The Four Lenses of Innovation by Rowan Gibson

Four lenses of innovation for post3Every now and then, a book comes along that completely surprises me in terms of my own reactions to it, forcing me to unglue some of my preconceived ideas, and then stick them back together again into a whole new pattern. It threw me into a loop, trying to figure this out.

To be honest, I still have not fully figured out why I keep pondering over Rowan Gibson’s “The Four Lenses of Innovation: a power tool for creative thinking”, which will be published in early March, and why it is forcing me to reconcile different thoughts in my mind.

Rowan Gibson’s previous book was “Innovation to the Core- a blueprint for transforming the way your company innovates”, which he co-authored with Peter Skarzynski. It has been one of my favourites since it came out in 2008. I often dip into this book, refer to some of its thinking and frames that have emerged following its publication. One of those frames was the “The Four Lenses of Innovation”, outlined in Chapter Three, which became the basis for Rowan’s new book.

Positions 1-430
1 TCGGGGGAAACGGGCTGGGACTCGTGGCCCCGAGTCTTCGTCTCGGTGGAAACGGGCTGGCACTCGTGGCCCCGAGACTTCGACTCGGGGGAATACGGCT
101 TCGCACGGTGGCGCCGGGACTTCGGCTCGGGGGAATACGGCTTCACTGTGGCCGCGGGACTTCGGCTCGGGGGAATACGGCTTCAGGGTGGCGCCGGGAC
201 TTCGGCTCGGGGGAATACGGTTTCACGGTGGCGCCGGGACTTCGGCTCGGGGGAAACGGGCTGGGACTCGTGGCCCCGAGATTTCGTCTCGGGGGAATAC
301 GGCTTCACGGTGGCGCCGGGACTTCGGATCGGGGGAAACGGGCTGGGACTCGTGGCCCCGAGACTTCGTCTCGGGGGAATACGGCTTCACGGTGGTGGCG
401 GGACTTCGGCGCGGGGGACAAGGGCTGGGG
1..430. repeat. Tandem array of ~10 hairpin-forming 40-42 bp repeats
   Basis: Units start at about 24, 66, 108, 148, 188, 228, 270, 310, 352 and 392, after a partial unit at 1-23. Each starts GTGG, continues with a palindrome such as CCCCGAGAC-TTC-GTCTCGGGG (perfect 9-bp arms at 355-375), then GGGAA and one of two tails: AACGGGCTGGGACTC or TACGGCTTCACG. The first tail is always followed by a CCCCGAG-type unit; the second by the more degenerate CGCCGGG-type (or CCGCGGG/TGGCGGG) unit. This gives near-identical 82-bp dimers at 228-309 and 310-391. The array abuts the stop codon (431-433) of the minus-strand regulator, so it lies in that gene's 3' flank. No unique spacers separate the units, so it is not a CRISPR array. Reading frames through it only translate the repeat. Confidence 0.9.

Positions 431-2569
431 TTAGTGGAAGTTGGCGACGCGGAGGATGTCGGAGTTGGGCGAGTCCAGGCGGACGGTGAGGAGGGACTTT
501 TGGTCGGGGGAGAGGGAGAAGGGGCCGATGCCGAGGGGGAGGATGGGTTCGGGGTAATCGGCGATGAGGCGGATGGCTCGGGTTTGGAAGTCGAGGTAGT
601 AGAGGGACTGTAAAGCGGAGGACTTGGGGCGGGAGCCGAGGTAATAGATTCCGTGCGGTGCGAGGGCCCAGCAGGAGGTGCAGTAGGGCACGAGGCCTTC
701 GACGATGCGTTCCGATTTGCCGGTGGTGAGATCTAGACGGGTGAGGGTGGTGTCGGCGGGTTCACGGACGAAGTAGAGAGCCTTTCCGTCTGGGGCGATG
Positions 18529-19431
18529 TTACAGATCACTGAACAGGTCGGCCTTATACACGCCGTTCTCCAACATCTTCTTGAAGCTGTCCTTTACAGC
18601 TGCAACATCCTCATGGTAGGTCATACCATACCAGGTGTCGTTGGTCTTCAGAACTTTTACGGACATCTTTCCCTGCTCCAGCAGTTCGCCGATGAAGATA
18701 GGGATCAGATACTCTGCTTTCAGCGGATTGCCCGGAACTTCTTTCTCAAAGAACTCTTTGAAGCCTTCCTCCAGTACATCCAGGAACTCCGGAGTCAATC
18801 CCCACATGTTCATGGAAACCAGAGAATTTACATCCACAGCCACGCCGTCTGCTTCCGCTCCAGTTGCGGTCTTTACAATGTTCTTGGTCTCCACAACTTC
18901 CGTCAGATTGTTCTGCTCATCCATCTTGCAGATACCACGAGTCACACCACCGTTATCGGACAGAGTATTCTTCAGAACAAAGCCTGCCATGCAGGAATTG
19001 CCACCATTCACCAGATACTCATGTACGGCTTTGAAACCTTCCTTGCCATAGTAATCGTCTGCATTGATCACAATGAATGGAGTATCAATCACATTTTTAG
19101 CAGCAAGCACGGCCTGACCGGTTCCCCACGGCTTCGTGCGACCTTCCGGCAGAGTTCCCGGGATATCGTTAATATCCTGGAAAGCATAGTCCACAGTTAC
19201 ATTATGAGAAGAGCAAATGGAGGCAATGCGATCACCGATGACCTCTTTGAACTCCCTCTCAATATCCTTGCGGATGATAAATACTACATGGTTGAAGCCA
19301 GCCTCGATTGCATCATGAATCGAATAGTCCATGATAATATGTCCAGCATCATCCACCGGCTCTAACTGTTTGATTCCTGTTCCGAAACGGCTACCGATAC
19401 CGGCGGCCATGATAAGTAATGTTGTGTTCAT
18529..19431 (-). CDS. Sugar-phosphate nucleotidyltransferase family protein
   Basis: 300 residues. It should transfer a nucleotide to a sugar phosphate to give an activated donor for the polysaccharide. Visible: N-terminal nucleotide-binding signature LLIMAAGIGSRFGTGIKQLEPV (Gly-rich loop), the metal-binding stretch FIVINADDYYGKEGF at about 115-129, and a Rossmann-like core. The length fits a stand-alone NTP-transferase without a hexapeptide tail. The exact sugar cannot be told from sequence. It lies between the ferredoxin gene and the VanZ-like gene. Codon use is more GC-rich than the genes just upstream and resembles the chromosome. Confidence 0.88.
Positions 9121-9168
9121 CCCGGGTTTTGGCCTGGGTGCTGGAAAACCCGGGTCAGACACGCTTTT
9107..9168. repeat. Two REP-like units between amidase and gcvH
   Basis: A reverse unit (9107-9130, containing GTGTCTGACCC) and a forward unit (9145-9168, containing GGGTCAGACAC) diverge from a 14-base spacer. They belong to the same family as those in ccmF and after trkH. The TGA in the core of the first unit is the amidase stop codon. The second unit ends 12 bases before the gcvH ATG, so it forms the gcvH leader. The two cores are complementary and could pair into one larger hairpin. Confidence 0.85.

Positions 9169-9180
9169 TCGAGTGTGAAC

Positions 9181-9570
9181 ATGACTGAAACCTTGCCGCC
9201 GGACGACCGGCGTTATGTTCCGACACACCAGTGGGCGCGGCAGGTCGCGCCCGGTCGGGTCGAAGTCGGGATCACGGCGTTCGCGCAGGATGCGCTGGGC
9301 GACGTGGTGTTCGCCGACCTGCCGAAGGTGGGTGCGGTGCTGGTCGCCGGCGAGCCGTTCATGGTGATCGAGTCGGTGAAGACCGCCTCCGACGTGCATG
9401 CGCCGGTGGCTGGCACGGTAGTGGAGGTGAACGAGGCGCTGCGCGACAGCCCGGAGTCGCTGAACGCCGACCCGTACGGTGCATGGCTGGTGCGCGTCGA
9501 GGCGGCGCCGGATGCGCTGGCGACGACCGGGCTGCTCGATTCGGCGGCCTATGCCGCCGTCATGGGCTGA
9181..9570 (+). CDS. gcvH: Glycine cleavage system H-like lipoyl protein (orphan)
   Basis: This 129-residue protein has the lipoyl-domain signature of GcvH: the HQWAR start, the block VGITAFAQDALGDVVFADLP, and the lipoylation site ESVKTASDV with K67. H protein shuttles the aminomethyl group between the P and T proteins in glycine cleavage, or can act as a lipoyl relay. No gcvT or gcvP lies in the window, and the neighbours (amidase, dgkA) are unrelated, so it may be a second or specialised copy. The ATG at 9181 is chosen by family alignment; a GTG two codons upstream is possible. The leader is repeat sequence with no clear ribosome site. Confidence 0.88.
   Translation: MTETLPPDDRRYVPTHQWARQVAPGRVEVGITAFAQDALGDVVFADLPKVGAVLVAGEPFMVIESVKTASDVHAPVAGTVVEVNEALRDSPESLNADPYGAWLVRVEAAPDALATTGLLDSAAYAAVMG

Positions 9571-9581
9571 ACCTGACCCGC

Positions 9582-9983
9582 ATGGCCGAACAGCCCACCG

Here is the first thing that threw me

Rowan decided not to do a sequel to “Innovation to the Core”. In many ways he wanted to step away from what he calls “enterprise innovation” and make this new book simply a very different kind of book, delving a little deeper into the front end of the innovation process.

The “four lenses” tackles the subject of creativity far more than its predecessor; it explores how the human mind works and encourages readers to recognize their own creative genius. Rowan takes the reader on a significant journey, even going back in time to consider historical examples that show how we all can discover great opportunities.